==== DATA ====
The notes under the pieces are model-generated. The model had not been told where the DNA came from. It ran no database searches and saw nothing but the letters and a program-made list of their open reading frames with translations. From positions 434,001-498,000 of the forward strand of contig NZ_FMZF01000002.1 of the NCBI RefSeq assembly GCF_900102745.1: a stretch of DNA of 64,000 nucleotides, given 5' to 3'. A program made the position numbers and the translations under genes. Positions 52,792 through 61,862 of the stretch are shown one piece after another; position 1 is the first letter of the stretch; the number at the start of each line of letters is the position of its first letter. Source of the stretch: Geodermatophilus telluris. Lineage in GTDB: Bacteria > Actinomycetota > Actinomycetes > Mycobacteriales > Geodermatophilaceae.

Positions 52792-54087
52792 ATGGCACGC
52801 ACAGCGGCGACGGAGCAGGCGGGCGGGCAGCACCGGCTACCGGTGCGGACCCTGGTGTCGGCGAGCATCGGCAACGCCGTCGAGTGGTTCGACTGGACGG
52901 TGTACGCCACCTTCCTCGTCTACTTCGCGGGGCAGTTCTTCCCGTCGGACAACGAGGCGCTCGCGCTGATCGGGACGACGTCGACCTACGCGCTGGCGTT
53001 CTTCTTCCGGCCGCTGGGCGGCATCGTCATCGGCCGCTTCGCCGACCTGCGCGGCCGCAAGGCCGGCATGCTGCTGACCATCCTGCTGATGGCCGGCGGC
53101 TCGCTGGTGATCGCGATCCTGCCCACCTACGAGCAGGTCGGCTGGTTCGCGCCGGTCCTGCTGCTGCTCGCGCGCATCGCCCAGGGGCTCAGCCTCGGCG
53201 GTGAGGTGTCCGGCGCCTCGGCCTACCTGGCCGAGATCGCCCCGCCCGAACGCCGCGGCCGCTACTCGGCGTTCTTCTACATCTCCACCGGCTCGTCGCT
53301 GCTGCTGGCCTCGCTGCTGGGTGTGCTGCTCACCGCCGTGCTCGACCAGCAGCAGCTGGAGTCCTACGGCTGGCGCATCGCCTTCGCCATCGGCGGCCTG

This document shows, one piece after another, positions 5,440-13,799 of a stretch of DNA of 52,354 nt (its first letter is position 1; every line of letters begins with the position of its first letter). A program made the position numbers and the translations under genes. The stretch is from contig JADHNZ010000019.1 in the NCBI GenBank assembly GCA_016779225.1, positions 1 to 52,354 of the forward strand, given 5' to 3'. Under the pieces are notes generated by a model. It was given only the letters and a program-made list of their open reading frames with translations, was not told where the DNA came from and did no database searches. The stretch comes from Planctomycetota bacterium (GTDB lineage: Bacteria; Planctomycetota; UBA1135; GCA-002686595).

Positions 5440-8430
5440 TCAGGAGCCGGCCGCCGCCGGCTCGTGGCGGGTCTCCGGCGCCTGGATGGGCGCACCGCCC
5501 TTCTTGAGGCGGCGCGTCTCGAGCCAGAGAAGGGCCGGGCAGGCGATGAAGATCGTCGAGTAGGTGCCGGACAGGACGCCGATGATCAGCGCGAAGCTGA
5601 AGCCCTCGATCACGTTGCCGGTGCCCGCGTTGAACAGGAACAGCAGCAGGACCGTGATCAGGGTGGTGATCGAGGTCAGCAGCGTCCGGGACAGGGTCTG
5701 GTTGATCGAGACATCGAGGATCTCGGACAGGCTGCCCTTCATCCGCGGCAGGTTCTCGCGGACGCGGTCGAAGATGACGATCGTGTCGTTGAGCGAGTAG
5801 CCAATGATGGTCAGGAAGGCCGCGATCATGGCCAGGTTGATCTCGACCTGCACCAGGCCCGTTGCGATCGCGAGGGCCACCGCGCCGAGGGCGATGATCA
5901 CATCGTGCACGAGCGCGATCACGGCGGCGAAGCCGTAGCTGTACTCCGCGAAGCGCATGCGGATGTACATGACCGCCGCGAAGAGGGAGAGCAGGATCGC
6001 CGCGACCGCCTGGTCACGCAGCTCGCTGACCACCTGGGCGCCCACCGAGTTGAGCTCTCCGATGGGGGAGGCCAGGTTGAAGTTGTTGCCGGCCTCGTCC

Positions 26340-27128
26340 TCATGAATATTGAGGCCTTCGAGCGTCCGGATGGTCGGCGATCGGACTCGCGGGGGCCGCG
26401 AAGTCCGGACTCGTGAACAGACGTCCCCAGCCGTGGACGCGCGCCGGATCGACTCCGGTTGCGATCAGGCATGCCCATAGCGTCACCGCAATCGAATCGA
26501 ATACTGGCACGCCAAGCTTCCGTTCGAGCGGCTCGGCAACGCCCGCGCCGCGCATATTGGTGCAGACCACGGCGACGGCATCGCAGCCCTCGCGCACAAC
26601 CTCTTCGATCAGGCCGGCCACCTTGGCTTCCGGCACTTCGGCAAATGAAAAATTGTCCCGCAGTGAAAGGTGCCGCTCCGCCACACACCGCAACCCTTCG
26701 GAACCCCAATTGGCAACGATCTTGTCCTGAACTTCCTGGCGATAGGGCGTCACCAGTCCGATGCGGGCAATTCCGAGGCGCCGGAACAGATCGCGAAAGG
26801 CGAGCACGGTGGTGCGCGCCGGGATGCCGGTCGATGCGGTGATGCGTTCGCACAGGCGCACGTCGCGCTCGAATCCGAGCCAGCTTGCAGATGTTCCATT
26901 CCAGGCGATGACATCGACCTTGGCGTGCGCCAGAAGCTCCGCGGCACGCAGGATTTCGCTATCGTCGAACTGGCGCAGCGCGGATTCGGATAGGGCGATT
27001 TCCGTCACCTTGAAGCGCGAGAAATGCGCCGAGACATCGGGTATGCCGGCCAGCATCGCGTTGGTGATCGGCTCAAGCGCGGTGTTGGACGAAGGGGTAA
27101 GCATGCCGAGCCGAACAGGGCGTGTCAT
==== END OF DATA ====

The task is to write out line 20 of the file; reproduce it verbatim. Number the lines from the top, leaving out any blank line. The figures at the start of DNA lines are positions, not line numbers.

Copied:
26340 TCATGAATATTGAGGCCTTCGAGCGTCCGGATGGTCGGCGATCGGACTCGCGGGGGCCGCG